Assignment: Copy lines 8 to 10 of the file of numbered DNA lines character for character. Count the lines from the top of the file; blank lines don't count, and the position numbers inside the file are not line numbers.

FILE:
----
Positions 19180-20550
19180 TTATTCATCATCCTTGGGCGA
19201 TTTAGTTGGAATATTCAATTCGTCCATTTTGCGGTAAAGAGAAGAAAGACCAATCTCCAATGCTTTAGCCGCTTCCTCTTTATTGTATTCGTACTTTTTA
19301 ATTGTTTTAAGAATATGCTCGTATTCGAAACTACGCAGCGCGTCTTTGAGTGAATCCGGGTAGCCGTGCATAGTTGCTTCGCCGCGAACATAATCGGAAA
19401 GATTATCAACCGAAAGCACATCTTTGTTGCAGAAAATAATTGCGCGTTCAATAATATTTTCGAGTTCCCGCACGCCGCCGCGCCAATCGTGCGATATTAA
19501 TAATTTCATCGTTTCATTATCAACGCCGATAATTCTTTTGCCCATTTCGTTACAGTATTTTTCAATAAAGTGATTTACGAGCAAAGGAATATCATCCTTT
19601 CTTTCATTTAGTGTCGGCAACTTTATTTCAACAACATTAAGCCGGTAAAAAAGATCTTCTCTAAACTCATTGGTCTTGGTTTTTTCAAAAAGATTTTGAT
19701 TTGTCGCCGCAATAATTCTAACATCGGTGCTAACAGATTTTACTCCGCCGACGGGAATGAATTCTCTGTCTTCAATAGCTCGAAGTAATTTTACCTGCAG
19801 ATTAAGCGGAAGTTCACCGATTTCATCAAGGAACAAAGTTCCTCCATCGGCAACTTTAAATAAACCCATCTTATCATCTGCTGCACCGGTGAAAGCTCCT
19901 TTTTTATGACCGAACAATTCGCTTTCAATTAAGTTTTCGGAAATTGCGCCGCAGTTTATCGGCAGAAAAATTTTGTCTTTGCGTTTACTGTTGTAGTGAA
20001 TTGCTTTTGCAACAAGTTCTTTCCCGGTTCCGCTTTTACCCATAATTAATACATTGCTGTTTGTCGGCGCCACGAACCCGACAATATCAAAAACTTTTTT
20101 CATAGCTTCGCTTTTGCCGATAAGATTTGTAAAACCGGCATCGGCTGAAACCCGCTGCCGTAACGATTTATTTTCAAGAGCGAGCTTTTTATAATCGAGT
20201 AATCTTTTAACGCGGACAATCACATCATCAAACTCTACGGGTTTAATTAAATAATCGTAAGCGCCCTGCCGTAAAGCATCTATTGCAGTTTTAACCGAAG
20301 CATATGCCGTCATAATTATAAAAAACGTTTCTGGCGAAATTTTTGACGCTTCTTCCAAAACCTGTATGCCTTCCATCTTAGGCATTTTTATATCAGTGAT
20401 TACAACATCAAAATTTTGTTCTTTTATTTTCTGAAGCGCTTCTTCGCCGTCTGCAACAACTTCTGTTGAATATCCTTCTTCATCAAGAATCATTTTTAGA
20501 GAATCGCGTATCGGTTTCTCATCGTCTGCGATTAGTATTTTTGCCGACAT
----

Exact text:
19701 TTGTCGCCGCAATAATTCTAACATCGGTGCTAACAGATTTTACTCCGCCGACGGGAATGAATTCTCTGTCTTCAATAGCTCGAAGTAATTTTACCTGCAG
19801 ATTAAGCGGAAGTTCACCGATTTCATCAAGGAACAAAGTTCCTCCATCGGCAACTTTAAATAAACCCATCTTATCATCTGCTGCACCGGTGAAAGCTCCT
19901 TTTTTATGACCGAACAATTCGCTTTCAATTAAGTTTTCGGAAATTGCGCCGCAGTTTATCGGCAGAAAAATTTTGTCTTTGCGTTTACTGTTGTAGTGAA